In 2022, I will be celebrating my 25th year as a sustainability leader, speaker, advocate, educator, author, and designer. Despite all the success and satisfaction of a career well spent, I have yet to see the larger transition to a sustainable future that I assumed would occur. How is it possible that we can be so aware of the climate emergency, but take so little action? In short, we are NOT hard wired to use the mental techniques necessary to achieve a sustainable condition. Thinking over the long term; Thinking globally; and connecting with people that are different than us are underdeveloped skill sets. Our instincts to avoid pain and seek pleasure are so ingrained in us that we most often focus on first cost, short term ROI, and traditional linear processes.
Unfortunately, the default motivation of self-interest makes it difficult to pursue specific sustainability initiatives promoted by ESI: Inclusive entrepreneurial ecosystems; Rethinking quality of place; and Redefining smart and connected communities. Meeting these important goals as an organization will require all of us, especially those of us with power and privilege to flex a different set of mental muscles and deeper level as mindfulness.
Luckily there is hope. We have the capability to combat self-interest. We are hard wired for affective empathy which allows us to feel pain for others and to work effectively in groups and to collaborate at high levels. And, we can learn to use cognitive empathy which we are not wired with, but allows us to see the world through the eyes of another person, especially someone who is different from us. Let’s dig deeper and explore a road map to achieving a fully empathetic consciousness.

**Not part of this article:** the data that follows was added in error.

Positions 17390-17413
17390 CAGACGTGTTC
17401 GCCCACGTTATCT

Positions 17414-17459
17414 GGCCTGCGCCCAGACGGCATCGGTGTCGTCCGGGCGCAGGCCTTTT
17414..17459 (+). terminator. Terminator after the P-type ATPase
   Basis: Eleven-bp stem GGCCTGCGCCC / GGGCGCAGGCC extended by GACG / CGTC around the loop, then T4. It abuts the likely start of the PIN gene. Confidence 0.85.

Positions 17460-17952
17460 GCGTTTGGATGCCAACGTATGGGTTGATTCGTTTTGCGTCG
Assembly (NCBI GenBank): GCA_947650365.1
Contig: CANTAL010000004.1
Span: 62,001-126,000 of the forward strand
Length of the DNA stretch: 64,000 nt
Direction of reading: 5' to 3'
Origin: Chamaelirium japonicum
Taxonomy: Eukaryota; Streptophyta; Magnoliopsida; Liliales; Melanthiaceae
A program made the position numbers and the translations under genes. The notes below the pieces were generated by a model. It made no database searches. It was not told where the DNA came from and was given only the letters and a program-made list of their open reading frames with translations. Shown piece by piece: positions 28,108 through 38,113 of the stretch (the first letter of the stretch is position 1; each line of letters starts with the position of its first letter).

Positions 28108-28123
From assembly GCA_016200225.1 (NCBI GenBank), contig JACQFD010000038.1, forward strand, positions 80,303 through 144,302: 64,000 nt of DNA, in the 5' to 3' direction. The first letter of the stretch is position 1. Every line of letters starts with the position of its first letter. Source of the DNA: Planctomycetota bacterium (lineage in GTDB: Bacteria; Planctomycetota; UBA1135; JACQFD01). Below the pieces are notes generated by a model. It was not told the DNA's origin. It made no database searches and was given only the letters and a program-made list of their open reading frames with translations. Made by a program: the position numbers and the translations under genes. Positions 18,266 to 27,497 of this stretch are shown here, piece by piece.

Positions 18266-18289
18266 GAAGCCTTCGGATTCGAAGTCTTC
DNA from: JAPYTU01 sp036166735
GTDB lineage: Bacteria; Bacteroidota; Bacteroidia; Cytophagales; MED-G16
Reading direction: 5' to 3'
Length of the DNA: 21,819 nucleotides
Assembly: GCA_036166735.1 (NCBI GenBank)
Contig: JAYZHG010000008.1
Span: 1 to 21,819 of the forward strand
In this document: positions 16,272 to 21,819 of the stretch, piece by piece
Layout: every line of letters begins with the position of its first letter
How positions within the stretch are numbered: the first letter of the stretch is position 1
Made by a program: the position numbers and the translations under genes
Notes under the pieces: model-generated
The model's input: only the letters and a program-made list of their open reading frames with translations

We are hard wired to be short term thinkers. Over thousands of years, we have evolved to become adept at thinking in the moment. The rush of cortisol and adrenaline pumps through our veins as the hunt for food propels us to think clearly and act decisively. Fear also releases cortisol, as we decide to fight, flight, or freeze when confronted with a threat. These instincts still play out today, but now they occur at board meetings, or at a community forum, or even at the dinner table with our families. This is natural and normal. But is there another way? We can intentionally tap into our empathy instincts to project our thinking and planning far into the future and make decisions today, that will benefit the millions of people in the future. That is a tall order, but that is what sustainability compels us to do. Scenario planning, empathy mapping, and basic sustainability planning are a few methods that can be used to accomplish this form of thinking. Mindfulness will be needed to initiate and stay upon this course of action.
We are hard wired to think locally. We have adapted over thousands of years to “read the land” in order to be skilled hunters and clever gatherers of food. Long before the Age of Agriculture we lived in partnership with the local environment as we thrived in a variety of climatic and ecological conditions. These instincts are still in effect today, except we choose to alter the land in ways that benefit us instead of altering our ways to benefit the land. The negative effects of this instinctual behavior are obvious., we have lost 66% of wildlife species and polluted our water and soil, and triggered the climate emergency.